How Day Rates Keep FedEx Drivers From Overtime

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When you’re on the road, things happen. There’s a crash, or construction, or dangerous weather. What might be an 8-hour workday becomes a 10-hour day just like that.

But still, you’re paid the same.

Day rates account for the time you’re supposed to be driving; not the time you actually spend driving. If you’re getting paid a day rate as a driver for FedEx — or as the driver for a FedEx subcontractor — there’s a chance you’re not getting paid enough.

Who is most affected?

Drivers who work as independent contractors are most likely to face this issue — drivers who are not independent contractors might be bound by forced arbitration, which keeps them from taking their employer to court. FedEx has actually already been sued in the past for their wage practices.

However, independent contractors can take their employer to court if they see that their paycheck isn’t adding up. (A recent SCOTUS ruling confirms it!)

Why are day rates bad?

They’re not necessarily bad. Day rates are only a problem when you are getting paid for fewer hours than you’re working.

Simply put, not getting paid for the hours you work isn’t fair. As a worker, you should get paid for all the hours you work. Otherwise, it’s wage theft. You might be owed an hourly rate or overtime pay — which would be 1.5 times your hourly rate.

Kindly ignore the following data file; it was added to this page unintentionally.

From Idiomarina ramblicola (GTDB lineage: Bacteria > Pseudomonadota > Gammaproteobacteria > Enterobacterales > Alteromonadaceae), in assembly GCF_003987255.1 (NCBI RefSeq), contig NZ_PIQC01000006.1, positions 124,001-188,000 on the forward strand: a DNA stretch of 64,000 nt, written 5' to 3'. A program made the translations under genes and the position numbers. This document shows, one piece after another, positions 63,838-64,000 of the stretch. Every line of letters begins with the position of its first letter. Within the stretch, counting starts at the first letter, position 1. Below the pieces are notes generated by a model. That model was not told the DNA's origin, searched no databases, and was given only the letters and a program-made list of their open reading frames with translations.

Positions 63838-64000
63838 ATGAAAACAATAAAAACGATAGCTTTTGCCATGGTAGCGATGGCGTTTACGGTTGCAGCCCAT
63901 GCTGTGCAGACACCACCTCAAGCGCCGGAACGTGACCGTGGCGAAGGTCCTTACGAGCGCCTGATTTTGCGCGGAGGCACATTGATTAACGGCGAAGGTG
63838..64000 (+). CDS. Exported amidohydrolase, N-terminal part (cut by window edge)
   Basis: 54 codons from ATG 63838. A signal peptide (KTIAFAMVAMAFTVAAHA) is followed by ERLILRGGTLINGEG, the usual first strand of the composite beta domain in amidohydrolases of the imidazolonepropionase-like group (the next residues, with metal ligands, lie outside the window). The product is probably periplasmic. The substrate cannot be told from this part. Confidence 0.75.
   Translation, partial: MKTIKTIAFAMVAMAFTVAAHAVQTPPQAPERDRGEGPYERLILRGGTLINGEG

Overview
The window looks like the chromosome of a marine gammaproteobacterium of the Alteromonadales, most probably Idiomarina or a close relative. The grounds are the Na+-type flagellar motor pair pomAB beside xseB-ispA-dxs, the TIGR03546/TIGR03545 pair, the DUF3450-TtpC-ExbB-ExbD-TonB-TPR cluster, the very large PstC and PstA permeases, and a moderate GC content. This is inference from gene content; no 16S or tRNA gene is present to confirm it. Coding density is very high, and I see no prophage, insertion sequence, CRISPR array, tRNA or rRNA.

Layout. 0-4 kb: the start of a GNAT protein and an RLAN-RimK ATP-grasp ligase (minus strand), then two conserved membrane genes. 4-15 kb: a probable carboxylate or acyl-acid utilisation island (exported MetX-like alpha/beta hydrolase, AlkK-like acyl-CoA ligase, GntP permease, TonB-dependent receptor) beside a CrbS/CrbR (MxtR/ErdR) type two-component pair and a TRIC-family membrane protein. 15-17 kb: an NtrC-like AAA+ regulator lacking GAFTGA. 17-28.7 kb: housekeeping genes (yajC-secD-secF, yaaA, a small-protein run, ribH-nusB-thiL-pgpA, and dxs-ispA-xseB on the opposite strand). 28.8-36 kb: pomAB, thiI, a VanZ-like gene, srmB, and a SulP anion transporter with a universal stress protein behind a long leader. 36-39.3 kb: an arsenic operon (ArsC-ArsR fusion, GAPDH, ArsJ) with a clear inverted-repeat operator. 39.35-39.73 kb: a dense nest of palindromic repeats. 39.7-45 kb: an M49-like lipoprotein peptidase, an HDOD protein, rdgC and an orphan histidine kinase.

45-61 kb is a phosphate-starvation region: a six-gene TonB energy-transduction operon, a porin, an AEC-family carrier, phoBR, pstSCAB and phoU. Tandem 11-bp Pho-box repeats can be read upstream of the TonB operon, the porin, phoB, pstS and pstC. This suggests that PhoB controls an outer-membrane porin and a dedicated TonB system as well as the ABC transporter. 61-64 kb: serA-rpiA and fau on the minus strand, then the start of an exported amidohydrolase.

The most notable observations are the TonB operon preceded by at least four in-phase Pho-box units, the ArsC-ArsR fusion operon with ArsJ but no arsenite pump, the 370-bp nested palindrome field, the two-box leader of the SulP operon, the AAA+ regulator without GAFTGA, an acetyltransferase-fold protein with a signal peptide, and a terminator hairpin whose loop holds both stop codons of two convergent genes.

Especially if you frequently work longer hours than you are contracted to work, you should take action to get paid the wages you earned.

What should I do?

Organizing is an important step. Call, text, or talk to other drivers you work with and see if they’re also facing this problem. The more workers you can connect with, the stronger your case will be and the greater the potential wage recovery. (When enough people join, you have a class action case.)

After you gather a group — or before you gather one, if you want to take action as an individual — get in touch with a lawyer. Whether you work for FedEx or a company subcontracted by FedEx, you need to be paid properly and deserve to get back those unpaid wages.

By Caitlin Wolper

Writer